Between 1943 and 1944, the thriving Jewish community was practically wiped out by the Nazi deportations and extermination in the concentration camps. In spite of this, the synagogue, built in 1756 underwent major restoration works after the war and is currently one of the most important tourist/cultural destinations of the city. The former synagogue is now seat of the ‘Museum of Jerusalem on the Isonzo’, dedicated to the history of the Jewish people and of Gorizia’s Jews, and the ancient ghetto, located along Via Ascoli.
The subject of our project, that is the ancient cemetery of Valdirose, bears witness to the Jewish presence in Gorizia. The cemetery has about 900 tombs, with valuable gravestones, the oldest of which dates back to 1371. Although the boundary wall, the former mortuary and some graves of famous people have been restored, the cemetery is currently in a state of ruin and many gravestones are illegible, broken or fallen or remain buried under the surface.
A presentation by Andrea Morpurgo, Project Manager and FBCEI Director will focus on the restoration and promotion project for the Valdirose Jewish Cemetery, followed by Renzo Funaro, FBCEI Vice-President who will illustrate the methods used the restoration of the cemetery to be implemented with the most advanced technical systems of detection, cataloguing and conservation.
The various phases of the project can be briefly outlined as follows
Preliminary phase – General (Topographic) survey (in progress)
In the absence of computerised mapping instruments, a basic topographical survey is required to for a correct morphological, orographic and altimetric definition of the area under study, as well as the position of the tombstones in the site under study and intervention.
The Infopoint Project: learning about the Jewish cemetery of Valdirose
On the first floor of the former funeral tempietto, the project envisages an exhibition and information space (panels + computerised media) on the history of the Jewish cemetery, its community and the famous people buried there. Further additional complementary initiatives are also planned.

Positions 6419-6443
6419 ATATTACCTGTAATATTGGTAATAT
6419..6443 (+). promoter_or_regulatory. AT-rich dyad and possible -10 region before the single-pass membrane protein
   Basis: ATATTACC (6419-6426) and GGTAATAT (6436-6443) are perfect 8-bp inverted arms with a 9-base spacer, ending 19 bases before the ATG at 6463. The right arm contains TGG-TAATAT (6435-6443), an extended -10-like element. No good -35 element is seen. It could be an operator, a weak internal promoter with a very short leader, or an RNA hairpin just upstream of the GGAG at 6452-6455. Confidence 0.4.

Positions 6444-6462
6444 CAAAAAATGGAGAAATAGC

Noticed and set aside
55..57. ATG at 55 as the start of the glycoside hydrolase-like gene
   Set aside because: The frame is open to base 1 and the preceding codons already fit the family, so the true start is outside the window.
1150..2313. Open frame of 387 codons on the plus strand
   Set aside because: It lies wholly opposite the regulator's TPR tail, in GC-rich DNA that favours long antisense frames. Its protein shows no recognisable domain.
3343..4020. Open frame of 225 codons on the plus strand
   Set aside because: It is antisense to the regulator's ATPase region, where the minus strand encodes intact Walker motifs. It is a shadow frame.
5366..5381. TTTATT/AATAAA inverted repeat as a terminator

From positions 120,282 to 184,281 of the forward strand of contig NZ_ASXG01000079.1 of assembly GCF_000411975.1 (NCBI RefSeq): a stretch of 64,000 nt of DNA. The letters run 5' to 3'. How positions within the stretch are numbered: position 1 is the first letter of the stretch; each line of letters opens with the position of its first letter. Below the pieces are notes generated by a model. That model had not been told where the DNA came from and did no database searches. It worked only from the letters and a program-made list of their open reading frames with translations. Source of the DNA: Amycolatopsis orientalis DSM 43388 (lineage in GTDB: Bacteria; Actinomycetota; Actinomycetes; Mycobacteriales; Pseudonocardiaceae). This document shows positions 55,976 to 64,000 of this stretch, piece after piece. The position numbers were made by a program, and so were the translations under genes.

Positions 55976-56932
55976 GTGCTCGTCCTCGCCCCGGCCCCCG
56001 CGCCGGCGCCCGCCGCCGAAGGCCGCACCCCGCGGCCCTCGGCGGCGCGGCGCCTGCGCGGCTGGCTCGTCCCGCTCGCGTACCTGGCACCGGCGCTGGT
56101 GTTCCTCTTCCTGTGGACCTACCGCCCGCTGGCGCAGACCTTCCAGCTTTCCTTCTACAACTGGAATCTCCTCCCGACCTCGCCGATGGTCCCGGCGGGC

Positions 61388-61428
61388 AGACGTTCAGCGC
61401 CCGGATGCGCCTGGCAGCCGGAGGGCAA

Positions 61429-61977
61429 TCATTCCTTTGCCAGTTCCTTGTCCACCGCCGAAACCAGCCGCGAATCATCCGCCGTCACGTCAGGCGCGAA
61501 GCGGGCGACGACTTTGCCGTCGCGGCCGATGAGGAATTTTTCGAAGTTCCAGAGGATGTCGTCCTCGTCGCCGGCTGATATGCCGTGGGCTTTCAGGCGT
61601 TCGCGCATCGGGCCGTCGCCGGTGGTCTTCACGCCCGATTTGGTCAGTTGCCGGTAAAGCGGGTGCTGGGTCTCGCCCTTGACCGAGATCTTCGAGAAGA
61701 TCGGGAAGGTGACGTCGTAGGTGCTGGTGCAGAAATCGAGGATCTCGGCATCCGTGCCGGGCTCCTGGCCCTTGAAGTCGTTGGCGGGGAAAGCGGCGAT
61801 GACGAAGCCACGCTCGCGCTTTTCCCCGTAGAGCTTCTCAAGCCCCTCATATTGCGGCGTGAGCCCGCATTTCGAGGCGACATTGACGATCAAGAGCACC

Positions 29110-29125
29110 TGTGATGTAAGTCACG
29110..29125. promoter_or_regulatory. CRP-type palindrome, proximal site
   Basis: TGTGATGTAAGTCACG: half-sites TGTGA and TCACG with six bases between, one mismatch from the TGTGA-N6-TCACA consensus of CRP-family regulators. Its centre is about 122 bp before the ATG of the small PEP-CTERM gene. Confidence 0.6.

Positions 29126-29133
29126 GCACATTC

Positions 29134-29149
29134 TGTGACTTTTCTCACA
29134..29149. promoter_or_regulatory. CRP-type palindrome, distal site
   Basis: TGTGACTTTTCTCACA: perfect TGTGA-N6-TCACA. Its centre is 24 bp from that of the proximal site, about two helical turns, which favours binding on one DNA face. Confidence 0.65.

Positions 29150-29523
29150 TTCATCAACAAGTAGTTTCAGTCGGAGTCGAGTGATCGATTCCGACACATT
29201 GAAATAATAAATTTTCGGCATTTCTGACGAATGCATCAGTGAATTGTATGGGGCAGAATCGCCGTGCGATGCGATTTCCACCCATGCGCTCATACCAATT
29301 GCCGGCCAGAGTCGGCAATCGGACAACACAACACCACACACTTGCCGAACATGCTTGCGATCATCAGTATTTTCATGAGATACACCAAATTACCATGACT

The Restoration and Promotion of the Jewish Community Cemetery of Gorizia
– State of the site
A field with 400 gravestones in an area of 4,684 square metres. Figures correspond to roughly about half of the area considering that the 1976 census listed 692 tombstones. This means one can reasonably expect at least a further 300 broken and fallen tombstones are buried in the grassy soil.
Archival research will include indirect sources on the history of the site, from its establishment and/or foundation to the present day.
A historical-architectural report will be drafted when the work is finished.
A computerised Data Mapping
The aim is to set up a computerised map inputting the data on the surveyed and registered tombstones in the relevant digital maps, thus linking the alphanumeric, graphic and photographic data with the topographical ones.
Nova Gorica/Gorizia: European Capital of Culture 2025
The last contribution will analyse the prospects of this important cross-border project, in the context of Nova Gorica and Gorizia as European Capital of Culture 2025. In the Foundation’s opinion, the project could become an added value one of the strategic key elements, a virtuous circle improving the well-being of the territory and its community. However, this approach requires implementing the existing synergy between the Foundation and the various institutional and private points of reference. It will also be essential to identify the European, as well as national and regional public and private funding channels required to successfully complete the project.
Paolo Verri, Cultural Manager, former GM of the Matera Basilicata 2019 Foundation, will introduce a new perspective aimed at the younger generations on the basis of his experience in re-launching Matera from a cultural, tourist and economic point of view. His approach will focus above all on the socio-economic profiles that have a positive impact on such initiatives. He will be followed by Lorenzo De Sabbata, ISIG researcher and Coordinator of GO! 2025, Committee for Nova Gorica/Gorizia European Capital of Culture 2025.
In conclusion, the project intends to build a bridge between the past and the future and the Foundation is taking a synergic approach with a variety of institutional, private, economic and cultural players that are essential for its success.
The Municipality of Gorizia, the Municipality of Nova Gorica, the Community of Trieste , the University of Udine, Beneficientia, a charitable Liechtenstein foundation, which has generously funded FBCEI in getting the project off the ground, and the GO! 2025 Committee are the first institutions and associations to have joined this stimulating and challenging adventure.
We are looking forward to a lively discussion with the above speakers, technical experts and historians in the Zoom seminar on Wednesday 26 May 2021, at 6 pm.